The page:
So to Braddock, the siege-train was a key component of the solution to the problem of Fort Duquesne. But how do you haul cannons from Alexandria to Pittsburgh, through forests and over mountains, with no roads?
Braddock’s solution was straightforward: if there’s no road, you make one. So as his army progressed towards Fort Duquesne, it hacked a road — Braddock’s Road — out of the wilderness; and the cannons followed behind.
As you can imagine, this was an excruciatingly slow process: they had departed Virginia in April, and it was not until July 9 that they reached the Monongahela River, one of the rivers that flowed into the Ohio at Duquesne.
Defeat and Disgrace
It was there that the French and Indians had prepared a surprise for Braddock.
As noted above, the European mode of war dictated that to defend a fort, a force should fall back inside the fort to withstand a siege. So that was what Braddock expected the French defenders of Duquesne to do.
But they did not accommodate him. Instead, they had come out of the fort and hidden themselves in the woods on the other side of the Monongahela, lying in ambush. This, unbeknownst to Braddock, was how wars were fought in America.
What’s more, they were reinforced by Iroquois warriors. The Iroquois, stuck between British and French colonialism, had decided to side with the French; it had not passed their notice that the French traded with them and moved on, while the British established colonies and came in ever greater numbers.
Braddock’s army stumbled blindly into the French ambush. The result was slaughter. The British soldiers, used to fighting in the European mode where opposing ranks lined up in the open to exchange volleys, were terrified by the bullets and arrows that seemed to come from nowhere. Discipline broke down, and with it the British force’s hope of survival.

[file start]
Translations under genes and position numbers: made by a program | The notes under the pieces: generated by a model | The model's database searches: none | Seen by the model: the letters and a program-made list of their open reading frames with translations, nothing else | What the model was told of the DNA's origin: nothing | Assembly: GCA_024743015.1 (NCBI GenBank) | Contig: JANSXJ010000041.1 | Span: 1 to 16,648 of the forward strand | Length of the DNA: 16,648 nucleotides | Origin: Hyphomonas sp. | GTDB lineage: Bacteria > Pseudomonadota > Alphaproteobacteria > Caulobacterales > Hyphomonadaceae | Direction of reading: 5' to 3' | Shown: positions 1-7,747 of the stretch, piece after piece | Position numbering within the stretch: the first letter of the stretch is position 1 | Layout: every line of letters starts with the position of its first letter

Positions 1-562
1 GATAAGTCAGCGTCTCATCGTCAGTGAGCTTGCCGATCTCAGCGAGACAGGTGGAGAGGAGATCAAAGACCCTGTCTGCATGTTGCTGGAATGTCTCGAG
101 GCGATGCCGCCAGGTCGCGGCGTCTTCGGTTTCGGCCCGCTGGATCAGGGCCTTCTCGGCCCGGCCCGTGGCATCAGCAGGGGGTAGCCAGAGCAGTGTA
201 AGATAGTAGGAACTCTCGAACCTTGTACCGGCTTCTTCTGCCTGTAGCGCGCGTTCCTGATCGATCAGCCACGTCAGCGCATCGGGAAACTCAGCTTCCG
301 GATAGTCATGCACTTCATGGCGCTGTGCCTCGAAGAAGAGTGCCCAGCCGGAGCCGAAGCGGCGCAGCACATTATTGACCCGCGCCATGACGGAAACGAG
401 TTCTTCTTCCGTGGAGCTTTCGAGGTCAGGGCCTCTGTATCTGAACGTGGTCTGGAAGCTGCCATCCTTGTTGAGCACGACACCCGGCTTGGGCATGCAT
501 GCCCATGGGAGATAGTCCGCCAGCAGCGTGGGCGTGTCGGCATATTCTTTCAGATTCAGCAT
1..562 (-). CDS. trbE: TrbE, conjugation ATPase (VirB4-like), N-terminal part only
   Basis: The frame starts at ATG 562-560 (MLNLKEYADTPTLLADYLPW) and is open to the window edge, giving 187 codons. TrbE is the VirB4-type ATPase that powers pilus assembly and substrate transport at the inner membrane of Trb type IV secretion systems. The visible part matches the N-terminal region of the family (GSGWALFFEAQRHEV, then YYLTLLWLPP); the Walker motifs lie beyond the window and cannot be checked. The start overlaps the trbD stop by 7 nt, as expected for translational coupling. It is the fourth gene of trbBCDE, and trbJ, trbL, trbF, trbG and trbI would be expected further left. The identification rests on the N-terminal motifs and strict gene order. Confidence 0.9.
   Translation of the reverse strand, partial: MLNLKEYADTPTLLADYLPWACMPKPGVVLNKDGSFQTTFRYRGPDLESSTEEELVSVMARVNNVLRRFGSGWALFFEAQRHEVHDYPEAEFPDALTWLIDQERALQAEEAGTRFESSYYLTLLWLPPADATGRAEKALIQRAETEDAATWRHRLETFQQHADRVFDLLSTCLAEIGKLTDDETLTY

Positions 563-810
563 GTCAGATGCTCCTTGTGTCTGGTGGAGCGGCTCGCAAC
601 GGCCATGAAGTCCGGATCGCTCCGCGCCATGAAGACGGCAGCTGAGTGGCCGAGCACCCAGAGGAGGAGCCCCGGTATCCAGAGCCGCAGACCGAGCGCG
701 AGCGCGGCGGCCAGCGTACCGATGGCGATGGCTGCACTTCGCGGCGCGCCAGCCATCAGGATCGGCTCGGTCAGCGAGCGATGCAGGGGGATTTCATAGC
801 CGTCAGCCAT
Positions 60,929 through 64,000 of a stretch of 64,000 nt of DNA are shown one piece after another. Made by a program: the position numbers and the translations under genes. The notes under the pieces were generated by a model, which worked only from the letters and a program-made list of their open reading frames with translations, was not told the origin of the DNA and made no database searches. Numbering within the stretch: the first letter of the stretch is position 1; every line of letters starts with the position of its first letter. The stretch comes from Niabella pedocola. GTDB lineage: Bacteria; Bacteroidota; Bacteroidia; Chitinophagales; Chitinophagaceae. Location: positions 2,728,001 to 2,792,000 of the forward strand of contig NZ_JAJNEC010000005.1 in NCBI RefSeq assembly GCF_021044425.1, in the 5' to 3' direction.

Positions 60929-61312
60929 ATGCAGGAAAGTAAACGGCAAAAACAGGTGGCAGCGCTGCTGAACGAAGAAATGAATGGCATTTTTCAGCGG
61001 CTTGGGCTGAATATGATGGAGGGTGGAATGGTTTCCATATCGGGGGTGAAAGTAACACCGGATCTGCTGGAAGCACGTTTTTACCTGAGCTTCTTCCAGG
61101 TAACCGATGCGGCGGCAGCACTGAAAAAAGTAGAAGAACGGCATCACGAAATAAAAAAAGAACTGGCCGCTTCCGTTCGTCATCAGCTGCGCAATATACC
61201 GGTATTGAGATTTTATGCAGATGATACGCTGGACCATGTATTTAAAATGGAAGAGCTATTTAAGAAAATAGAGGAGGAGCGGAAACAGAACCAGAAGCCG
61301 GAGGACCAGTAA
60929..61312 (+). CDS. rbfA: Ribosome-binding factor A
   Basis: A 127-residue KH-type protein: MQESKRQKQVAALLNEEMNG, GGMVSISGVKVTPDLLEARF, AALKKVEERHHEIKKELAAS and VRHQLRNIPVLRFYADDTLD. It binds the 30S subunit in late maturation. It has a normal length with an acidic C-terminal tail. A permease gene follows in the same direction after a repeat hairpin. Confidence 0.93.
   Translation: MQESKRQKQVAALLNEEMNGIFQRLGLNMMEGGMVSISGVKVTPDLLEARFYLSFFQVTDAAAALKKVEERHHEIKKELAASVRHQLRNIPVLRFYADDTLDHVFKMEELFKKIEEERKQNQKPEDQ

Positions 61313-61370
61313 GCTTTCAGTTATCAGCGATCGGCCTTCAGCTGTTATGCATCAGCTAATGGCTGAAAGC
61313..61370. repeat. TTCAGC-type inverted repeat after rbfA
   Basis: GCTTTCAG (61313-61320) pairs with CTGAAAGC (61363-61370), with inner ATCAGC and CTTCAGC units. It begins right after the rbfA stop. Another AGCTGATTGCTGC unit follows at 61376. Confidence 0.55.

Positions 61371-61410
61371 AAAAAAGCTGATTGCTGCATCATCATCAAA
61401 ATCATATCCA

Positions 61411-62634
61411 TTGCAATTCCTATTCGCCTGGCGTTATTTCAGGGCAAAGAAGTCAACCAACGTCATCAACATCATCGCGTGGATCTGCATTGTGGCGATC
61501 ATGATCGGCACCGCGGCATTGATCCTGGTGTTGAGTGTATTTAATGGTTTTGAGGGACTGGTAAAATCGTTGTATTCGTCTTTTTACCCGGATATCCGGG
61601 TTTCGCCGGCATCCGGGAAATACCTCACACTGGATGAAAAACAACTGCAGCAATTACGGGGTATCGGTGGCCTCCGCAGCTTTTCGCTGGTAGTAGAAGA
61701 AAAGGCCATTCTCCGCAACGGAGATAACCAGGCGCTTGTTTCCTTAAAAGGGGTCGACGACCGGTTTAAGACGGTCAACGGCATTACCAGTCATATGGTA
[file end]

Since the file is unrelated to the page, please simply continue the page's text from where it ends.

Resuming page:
George Washington, who survived the rout, wrote home of the experience:
[W]e were attacked by a party of French and Indians, whose number, I am persuaded, did not exceed three hundred men; while ours consisted of about one thousand three hundred well-armed troops, chiefly regular soldiers, who were struck with such a panic that they behaved with more cowardice than it is possible to conceive. The officers behaved gallantly, in order to encourage their men, for which they suffered greatly, there being near sixty killed and wounded; a large proportion of the number we had.
The Virginia troops showed a good deal of bravery, and were nearly all killed; for I believe, out of three companies that were there, scarcely thirty men are left alive.
General Braddock did not survive. He was mortally wounded during the day’s fighting, and died in the subsequent retreat. To keep the Indians from mutilating his body, his officers had him buried deep in the road that bore his name — so that the retreating soldiers, horses and wagons would obliterate any trace of his grave site as they tramped over it. (It worked: Braddock’s remains were undiscovered until 1804.)
Once again, a British force straggled home from Fort Duquesne, defeated — only this time it had been crack British regulars who had been defeated. Young Washington had taken note of how poorly this “best fighting force in the world” had fared when it faced an unconventional force fighting in the American style. It was the last time he ever unconditionally accepted the superiority of British arms. It’s no exaggeration to say that the seeds that flowered into the American Revolution were planted as Washington watched the regulars crumble along the Monongahela.
And Braddock’s Road — carved out of the wilderness by the sweat of those regulars, 250 years ago — remains today. It’s split into a thousand little segments, and in many parts you need a GPS unit to follow it. But you can follow it still; and you can see the point where it all began by looking at that little bronze cannon down the street from my apartment.